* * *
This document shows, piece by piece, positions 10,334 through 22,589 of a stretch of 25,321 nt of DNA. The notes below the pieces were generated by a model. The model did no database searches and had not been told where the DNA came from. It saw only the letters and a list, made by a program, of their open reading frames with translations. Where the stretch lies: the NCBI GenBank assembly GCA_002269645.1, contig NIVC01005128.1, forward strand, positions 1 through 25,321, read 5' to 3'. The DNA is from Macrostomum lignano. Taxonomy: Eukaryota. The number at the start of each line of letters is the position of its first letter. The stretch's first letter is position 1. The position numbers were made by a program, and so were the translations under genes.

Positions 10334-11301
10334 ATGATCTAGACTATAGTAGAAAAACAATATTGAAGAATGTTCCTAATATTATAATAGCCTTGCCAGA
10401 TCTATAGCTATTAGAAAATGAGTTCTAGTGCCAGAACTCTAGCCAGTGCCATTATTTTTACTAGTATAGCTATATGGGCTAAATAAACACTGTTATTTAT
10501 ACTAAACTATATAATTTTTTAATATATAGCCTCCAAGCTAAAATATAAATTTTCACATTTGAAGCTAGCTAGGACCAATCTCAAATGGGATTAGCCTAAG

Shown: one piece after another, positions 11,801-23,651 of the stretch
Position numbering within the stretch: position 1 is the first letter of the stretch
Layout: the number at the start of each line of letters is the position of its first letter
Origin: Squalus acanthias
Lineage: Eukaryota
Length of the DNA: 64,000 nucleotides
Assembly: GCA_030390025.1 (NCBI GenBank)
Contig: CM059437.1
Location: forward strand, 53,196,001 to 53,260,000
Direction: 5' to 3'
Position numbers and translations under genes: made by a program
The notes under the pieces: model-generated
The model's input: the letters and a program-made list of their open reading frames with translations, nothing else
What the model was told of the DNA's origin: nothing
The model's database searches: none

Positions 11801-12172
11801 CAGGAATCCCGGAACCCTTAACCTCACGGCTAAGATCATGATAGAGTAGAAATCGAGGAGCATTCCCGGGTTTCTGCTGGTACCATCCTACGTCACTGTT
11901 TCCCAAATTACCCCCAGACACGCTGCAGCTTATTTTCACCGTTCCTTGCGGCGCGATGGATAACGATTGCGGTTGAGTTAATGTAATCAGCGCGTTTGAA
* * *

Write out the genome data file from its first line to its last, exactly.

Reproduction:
This document shows, piece by piece, positions 10,334 through 22,589 of a stretch of 25,321 nt of DNA. The notes below the pieces were generated by a model. The model did no database searches and had not been told where the DNA came from. It saw only the letters and a list, made by a program, of their open reading frames with translations. Where the stretch lies: the NCBI GenBank assembly GCA_002269645.1, contig NIVC01005128.1, forward strand, positions 1 through 25,321, read 5' to 3'. The DNA is from Macrostomum lignano. Taxonomy: Eukaryota. The number at the start of each line of letters is the position of its first letter. The stretch's first letter is position 1. The position numbers were made by a program, and so were the translations under genes.

Positions 10334-11301
10334 ATGATCTAGACTATAGTAGAAAAACAATATTGAAGAATGTTCCTAATATTATAATAGCCTTGCCAGA
10401 TCTATAGCTATTAGAAAATGAGTTCTAGTGCCAGAACTCTAGCCAGTGCCATTATTTTTACTAGTATAGCTATATGGGCTAAATAAACACTGTTATTTAT
10501 ACTAAACTATATAATTTTTTAATATATAGCCTCCAAGCTAAAATATAAATTTTCACATTTGAAGCTAGCTAGGACCAATCTCAAATGGGATTAGCCTAAG

Shown: one piece after another, positions 11,801-23,651 of the stretch
Position numbering within the stretch: position 1 is the first letter of the stretch
Layout: the number at the start of each line of letters is the position of its first letter
Origin: Squalus acanthias
Lineage: Eukaryota
Length of the DNA: 64,000 nucleotides
Assembly: GCA_030390025.1 (NCBI GenBank)
Contig: CM059437.1
Location: forward strand, 53,196,001 to 53,260,000
Direction: 5' to 3'
Position numbers and translations under genes: made by a program
The notes under the pieces: model-generated
The model's input: the letters and a program-made list of their open reading frames with translations, nothing else
What the model was told of the DNA's origin: nothing
The model's database searches: none

Positions 11801-12172
11801 CAGGAATCCCGGAACCCTTAACCTCACGGCTAAGATCATGATAGAGTAGAAATCGAGGAGCATTCCCGGGTTTCTGCTGGTACCATCCTACGTCACTGTT
11901 TCCCAAATTACCCCCAGACACGCTGCAGCTTATTTTCACCGTTCCTTGCGGCGCGATGGATAACGATTGCGGTTGAGTTAATGTAATCAGCGCGTTTGAA